Fr. Michael Czerny, head of the Vatican’s Migrants and Refugees Section, told journalists May 27 they are encouraging other priests and bishops around the world to say a special Mass for migrants and refugees the same day in solidarity.
This, Czerny said, will “give visible expression to the welcome we give to the stranger in Christ and Christ in the stranger.”
In his message, Francis said migrants, refugees, displaced persons, and trafficking victims have become “emblems of exclusion,” and explained that not only do they endure many hardships, they are often the object of blame for the problems in society.
This attitude does not only hurt migrants, he said, it is an “alarm bell warning of the moral decline we will face if we continue to give ground to the to the throw-away culture,” he said. “In fact, if it continues, anyone who does not fall within the accepted norms of physical, mental and social well-being is at risk of marginalization and exclusion.”
The theme of the 2019 World Day of Migrants and Refugees, “It is not just about migrants,” is about the far-reaching effect such an attitude can have. “In a word, it is not only the cause of migrants that is at stake; it is not just about them, but about all of us, and about the present and future of the human family,” Francis said.
He added: “when we show concern for them, we also show concern for ourselves, for everyone; in taking care of them, we all grow; in listening to them, we also give voice to a part of ourselves that we may keep hidden because it is not well regarded nowadays.”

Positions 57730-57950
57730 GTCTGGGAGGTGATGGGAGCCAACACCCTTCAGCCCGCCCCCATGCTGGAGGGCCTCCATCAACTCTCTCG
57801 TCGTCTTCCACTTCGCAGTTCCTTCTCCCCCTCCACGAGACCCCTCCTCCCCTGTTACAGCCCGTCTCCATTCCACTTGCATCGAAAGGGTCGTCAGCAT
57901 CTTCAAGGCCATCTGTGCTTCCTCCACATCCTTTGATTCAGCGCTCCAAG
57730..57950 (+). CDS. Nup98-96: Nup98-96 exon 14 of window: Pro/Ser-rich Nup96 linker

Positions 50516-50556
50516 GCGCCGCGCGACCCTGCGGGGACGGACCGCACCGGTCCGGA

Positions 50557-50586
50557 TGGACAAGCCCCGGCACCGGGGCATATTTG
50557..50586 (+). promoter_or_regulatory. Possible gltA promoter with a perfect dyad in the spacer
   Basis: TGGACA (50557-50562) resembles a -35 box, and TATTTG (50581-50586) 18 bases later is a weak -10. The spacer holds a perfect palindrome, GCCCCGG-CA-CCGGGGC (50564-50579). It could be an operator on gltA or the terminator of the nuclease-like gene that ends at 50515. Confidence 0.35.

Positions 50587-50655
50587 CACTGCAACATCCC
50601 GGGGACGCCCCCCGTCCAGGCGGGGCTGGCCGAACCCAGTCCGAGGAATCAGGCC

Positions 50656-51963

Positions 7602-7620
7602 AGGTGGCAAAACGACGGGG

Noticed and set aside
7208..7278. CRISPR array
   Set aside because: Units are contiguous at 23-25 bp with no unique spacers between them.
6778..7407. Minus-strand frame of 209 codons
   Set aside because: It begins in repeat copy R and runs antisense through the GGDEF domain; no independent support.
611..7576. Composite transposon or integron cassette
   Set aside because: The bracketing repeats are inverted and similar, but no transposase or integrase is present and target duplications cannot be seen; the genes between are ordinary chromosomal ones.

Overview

In the message, the pope gave several examples of what other things an anti-migrant and refugee sentiment may be about, including fear.
“The problem is not that we have doubts and fears,” he explained, but that they can make people grow in intolerance, perhaps even to the point of racism. “In this way, fear deprives us of the desire and the ability to encounter the other, the person different from myself; it deprives me of an opportunity to encounter the Lord,” he said.
Problems related to migration and refugees are also about charity, humanity, and Christ’s words that “the last shall be first,” he noted. “Jesus Christ asks us not to yield to the logic of the world, which justifies injustice to others for my own gain or that of my group.”
Lastly, Francis said “it is not just about migrants: it is about building the city of God and man.” According to the pope, “Our response to the challenges posed by contemporary migration can be summed up in four verbs: welcome, protect, promote and integrate.”
“Yet these verbs do not apply only to migrants and refugees,” he stated. “They describe the Church’s mission to all those living in the existential peripheries, who need to be welcomed, protected, promoted and integrated. If we put those four verbs into practice, we will help build the city of God and man.”
In response to a question about migrant and refugee policy in politics, Fr. Czerny said it is important to recognize that Pope Francis’ message “is directed to the whole person, not just to that part of the person that reacts to media messaging or political messaging.”
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“You might say that the votes people vote with at the voting booth are important, but the votes that they vote with their hands and feet are perhaps even more important,” he argued, and while there may never be a majority of people “actively living out the Gospel in acts of mercy, charity, and justice,” he said he has witnessed many people across Europe giving “real welcome” to migrants.